How does the future affect today’s domestic architecture?

Through six themes and a meandering series of dreamlike passages, the Home Futures exhibition revisits predictions made by twentieth-century designers to explore how our understanding of “home” is changing over time.

How will future changes affect today’s domestic architecture? Will soaring temperatures render the ubiquitous glass boxes grafted onto earlier housing stock uninhabitable? Will families have to seek refuge in dimly-lit, shrouded Victorian parlours? Home Futures contrasts the radical predictions made by twentieth-century architects and designers, for automated or compact homes for example, with the twenty-first century reality. Exhibits include furniture from Alison and Peter Smithson’s House of the Future (1956); footage from General Motors’ Design for Dreaming, a promo for the “kitchen of tomorrow” (1956); photographs of Hans Hollein’s installation Mobile Office (1969); annotated photographs of Haus-Rucker-Co’s Cover Protects You (1971), which defined living areas using light transparent enclosures instead of solid walls; and La casa telematica by Ugo la Pietra (1982), an installation showing homes with small TV screens integrated into household furniture. Some predictions, such as the computerized control of domestic environments, parallel the way we live now, while others seem quaint. We don’t work in inflatable bubbles in parks, as Hollein forecasted; instead we access the internet in coffee shops. At home, massive Orwellian television screens dominate living areas, supplanting nature. No one foresaw that social media would become the default communication setting, even within the home.

Gary Chang’s Domestic Transformer apartment (2007).

Gary Chang’s Domestic Transformer apartment (2007).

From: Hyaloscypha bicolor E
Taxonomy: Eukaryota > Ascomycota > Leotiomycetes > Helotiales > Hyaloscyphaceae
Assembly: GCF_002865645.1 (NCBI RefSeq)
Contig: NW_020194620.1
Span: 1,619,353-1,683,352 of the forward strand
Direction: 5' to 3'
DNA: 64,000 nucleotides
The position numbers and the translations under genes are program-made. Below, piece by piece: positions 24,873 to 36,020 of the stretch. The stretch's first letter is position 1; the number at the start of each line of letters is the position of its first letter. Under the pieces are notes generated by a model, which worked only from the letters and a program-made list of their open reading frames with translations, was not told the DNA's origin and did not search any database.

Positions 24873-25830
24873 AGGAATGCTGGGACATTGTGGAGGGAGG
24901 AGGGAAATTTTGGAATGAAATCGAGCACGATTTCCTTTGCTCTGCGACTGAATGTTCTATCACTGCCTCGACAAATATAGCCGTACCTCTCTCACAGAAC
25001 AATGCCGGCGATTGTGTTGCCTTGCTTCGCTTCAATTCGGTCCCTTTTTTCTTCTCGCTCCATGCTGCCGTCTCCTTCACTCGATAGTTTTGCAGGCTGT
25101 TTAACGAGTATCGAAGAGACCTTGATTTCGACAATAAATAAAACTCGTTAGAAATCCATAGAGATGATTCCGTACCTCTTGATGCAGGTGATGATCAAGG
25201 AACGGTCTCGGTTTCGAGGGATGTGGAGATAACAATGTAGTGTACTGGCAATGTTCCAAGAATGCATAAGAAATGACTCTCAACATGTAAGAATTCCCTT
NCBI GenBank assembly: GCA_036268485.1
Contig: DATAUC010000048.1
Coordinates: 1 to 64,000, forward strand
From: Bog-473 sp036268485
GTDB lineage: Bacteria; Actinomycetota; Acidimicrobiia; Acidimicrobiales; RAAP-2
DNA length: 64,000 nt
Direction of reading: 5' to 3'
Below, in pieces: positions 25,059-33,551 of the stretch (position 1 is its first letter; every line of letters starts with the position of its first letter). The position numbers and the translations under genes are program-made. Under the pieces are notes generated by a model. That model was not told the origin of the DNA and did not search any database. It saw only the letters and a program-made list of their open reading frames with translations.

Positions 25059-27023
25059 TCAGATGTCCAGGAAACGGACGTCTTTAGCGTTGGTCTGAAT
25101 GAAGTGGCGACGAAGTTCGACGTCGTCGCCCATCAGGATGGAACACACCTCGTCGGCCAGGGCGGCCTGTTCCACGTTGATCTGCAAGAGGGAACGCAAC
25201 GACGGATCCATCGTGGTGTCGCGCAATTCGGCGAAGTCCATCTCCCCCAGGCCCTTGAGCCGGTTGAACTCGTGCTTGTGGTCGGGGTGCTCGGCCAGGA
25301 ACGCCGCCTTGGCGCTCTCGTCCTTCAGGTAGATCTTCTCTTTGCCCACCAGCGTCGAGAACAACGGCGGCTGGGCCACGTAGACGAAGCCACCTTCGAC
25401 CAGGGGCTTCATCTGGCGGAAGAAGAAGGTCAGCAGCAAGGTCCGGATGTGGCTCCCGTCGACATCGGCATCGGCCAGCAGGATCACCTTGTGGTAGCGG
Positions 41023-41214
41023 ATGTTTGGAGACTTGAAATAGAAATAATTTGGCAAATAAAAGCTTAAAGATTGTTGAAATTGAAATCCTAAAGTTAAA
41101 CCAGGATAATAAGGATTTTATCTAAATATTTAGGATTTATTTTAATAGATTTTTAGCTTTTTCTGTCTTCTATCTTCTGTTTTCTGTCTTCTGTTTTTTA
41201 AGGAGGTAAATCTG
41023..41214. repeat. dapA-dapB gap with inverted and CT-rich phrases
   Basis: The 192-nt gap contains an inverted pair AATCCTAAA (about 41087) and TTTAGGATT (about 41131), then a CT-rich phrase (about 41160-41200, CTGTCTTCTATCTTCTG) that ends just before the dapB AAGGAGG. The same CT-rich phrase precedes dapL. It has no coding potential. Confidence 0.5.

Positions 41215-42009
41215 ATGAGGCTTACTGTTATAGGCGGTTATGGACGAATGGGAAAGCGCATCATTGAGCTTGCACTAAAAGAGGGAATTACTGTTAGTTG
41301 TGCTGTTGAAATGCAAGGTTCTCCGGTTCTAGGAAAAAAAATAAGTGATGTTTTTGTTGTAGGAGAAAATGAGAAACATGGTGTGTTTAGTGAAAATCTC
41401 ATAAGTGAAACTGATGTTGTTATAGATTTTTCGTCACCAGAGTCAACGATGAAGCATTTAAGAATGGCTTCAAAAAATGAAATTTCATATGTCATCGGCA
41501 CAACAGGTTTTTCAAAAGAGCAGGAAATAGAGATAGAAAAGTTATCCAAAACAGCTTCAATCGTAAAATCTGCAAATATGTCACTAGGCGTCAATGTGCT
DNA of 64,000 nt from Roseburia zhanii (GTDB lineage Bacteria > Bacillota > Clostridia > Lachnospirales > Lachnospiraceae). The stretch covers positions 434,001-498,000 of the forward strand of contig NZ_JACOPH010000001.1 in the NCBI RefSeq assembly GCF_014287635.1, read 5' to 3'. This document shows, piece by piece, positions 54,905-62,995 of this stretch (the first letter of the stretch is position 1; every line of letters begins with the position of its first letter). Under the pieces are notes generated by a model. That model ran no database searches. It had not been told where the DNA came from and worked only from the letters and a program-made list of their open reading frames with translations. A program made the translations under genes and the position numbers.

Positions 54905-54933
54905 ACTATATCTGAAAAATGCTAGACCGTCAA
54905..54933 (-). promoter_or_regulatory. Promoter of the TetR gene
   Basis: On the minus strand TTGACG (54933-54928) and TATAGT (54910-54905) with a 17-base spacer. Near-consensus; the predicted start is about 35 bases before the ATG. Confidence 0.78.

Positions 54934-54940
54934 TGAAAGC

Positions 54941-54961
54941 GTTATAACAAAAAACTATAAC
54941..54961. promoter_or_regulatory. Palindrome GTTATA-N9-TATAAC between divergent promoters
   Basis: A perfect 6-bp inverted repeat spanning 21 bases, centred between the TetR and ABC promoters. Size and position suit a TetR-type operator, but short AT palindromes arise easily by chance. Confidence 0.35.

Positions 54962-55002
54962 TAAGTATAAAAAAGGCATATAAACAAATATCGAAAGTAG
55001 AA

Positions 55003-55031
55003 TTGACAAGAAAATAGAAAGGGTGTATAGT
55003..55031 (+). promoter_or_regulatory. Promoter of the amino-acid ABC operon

Image: Edge Design Institute.

The exhibits illustrate six themes relating to twenty-first century homemaking: “living smart,” “living on the move,” “living autonomously,” “living with less,” “living with others,” and “domestic arcadia.” The exhibition designer, New York-based architecture practice SO-IL, used trans-lucent mesh to create a meandering series of dreamlike passages and spaces. The point at which visitors move between different thematic displays is at times unclear, but, as many of the ideas overlap, this ambiguity is effective and helps to reinforce the complexity of the pressures on housing provision globally. A model of Joe Colombo’s hybrid Total Furnishing Unit (1972) demonstrates that the need to begin thinking about minimizing space occupied and maximizing flexibility was recognized almost five decades ago. The stand-out film exhibit features Gary Chang’s Domestic Transformer apartment (2007) in Hong Kong, for which he designed a system of sliding walls to facilitate twenty-four different layouts and functions within a single thirty-two-square-metre space. Shot in slanting sunlight, the sequence of transformations is mesmerizing.

Hans Hollein inside his installation Mobile Office (1969). Copyright: Private Archive Hollein.

Hans Hollein inside his installation Mobile Office (1969). Copyright: Private Archive Hollein.

Image: Gino Molin-Pradl

“It is through the radical visions of the recent past that we consider how our understanding of ‘home’ might be changing today,” says the exhibition’s curator Eszter Steierhoffer in her introduction to an excellent catalogue. With six thematic sections and an afterword, it’s a worthy addition to any architect or designer’s bookcase or hybrid storage system.

Home Futures was held at the Design Museum, London, United Kingdom, 7 November 2018 – 24 March 2019 and will opened at IKEA Museum, Älmhult, Sweden, in May 2019.

Source

Review

Published online: 17 Sep 2019
Words: Colin Martin
Images: Courtesy Archivio Ugo La Pietra, Milano., Edge Design Institute., Gino Molin-Pradl

Issue

Houses, April 2019

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